Shivers nearly arrest your senses, as your mind roves to the night you were forced to walk back to your car after the agent said the house was “just there,” and how you’d pretended to be on a call with your sister, muttering “blood of Jesus” in hopes that it was just enough for your safety. Your heart thunders, remembering the cluster of men under the uncompleted building you were forced to park besides, their eyes following you and the road eerily silent as you unlocked your car with your heart in your throat. And when one of them had sauntered up to you, shouting, “How far, fine aunty,” clearly unbothered about how much your hands were shaking as you attempted to open your car door, you instinctively recoiled. You’d finally gotten the car door open and proceeded to enter when he stopped you with a possessive arm on your hand, bellowing out, “Is it not you I’m talking to?” You could feel your arm when it started to bruise from the sheer force of his hold.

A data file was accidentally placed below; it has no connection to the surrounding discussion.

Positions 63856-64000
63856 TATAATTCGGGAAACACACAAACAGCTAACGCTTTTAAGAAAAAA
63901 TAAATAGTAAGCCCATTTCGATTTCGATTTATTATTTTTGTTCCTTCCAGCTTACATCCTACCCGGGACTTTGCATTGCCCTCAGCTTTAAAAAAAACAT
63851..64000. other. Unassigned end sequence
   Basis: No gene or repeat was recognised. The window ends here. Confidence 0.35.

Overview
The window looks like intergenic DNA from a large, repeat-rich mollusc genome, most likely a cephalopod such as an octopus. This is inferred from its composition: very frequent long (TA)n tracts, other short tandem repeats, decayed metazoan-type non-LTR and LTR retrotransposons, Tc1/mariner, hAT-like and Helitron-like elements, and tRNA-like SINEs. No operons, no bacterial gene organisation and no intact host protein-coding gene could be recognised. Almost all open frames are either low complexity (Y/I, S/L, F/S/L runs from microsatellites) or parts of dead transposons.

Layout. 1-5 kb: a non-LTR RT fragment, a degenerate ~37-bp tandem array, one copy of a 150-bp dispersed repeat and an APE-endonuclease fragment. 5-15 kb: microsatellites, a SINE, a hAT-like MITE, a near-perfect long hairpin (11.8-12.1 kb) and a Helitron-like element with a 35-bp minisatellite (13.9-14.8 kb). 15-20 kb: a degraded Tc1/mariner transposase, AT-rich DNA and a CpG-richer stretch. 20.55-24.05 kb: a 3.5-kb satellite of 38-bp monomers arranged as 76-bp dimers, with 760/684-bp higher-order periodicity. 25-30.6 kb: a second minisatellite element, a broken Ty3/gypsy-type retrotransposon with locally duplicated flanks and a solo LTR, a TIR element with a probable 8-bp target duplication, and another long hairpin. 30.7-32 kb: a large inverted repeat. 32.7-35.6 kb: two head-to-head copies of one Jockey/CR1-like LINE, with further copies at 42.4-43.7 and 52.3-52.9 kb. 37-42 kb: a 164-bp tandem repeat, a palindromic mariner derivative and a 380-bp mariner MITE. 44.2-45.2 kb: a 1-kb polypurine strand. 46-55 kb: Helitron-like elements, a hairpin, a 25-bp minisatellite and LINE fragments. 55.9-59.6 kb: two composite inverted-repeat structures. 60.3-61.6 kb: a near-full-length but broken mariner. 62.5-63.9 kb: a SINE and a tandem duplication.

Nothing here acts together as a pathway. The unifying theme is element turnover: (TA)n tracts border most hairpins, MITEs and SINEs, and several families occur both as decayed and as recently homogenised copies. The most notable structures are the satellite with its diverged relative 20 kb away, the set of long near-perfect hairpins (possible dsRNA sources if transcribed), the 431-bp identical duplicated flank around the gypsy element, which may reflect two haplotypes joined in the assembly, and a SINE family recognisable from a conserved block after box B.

Your rage builds, as you recall how helpless you felt, knowing that you needed to think thoroughly in response and fight your natural instinct to pull away and shout. You were practically the only woman in the middle of nowhere in the midst of men who could easily overpower you without thinking twice, especially if you reacted in a way that was unfavourable to them. Bile boiled in your gut when you realised you needed to patronise not only him but the rest of them if you stood any chance of getting home safely. Because what baffles you the most, is that if you were a man, you would never have to worry about any of this and go beyond reasonable effort just to ensure your security. If you were a man, no one would corner you as you lingered in the pitch darkness of the night, and neither would they seek ways to assert some misguided sense of dominance as these men had done. It was unfair, but it was unfortunately how the world worked especially in these parts. It’s on those days that you wear your bitterness loudly for the way the world works.